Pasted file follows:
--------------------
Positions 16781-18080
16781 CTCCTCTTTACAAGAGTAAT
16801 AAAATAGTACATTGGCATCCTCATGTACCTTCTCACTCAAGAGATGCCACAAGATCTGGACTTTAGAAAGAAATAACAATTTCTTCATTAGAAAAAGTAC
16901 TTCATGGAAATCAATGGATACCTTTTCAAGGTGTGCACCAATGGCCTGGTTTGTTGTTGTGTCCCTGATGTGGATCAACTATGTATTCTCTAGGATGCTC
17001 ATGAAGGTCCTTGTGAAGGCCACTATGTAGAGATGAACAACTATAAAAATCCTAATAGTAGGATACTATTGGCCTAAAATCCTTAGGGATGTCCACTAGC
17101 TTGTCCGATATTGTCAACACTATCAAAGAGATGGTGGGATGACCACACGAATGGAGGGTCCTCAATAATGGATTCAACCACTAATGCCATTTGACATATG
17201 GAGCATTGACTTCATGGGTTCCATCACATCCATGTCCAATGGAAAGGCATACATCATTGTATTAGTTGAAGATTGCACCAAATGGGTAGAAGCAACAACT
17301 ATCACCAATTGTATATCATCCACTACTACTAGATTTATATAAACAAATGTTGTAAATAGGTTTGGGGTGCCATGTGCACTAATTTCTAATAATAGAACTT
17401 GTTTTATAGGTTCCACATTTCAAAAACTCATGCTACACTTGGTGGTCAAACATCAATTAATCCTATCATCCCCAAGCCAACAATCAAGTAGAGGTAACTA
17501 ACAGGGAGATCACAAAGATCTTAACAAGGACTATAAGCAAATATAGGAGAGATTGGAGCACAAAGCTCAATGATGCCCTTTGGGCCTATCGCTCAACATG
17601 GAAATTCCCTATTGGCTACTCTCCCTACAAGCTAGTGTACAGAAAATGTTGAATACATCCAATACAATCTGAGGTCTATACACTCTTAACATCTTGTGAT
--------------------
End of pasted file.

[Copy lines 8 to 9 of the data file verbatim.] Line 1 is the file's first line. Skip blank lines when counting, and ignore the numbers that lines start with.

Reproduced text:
17301 ATCACCAATTGTATATCATCCACTACTACTAGATTTATATAAACAAATGTTGTAAATAGGTTTGGGGTGCCATGTGCACTAATTTCTAATAATAGAACTT
17401 GTTTTATAGGTTCCACATTTCAAAAACTCATGCTACACTTGGTGGTCAAACATCAATTAATCCTATCATCCCCAAGCCAACAATCAAGTAGAGGTAACTA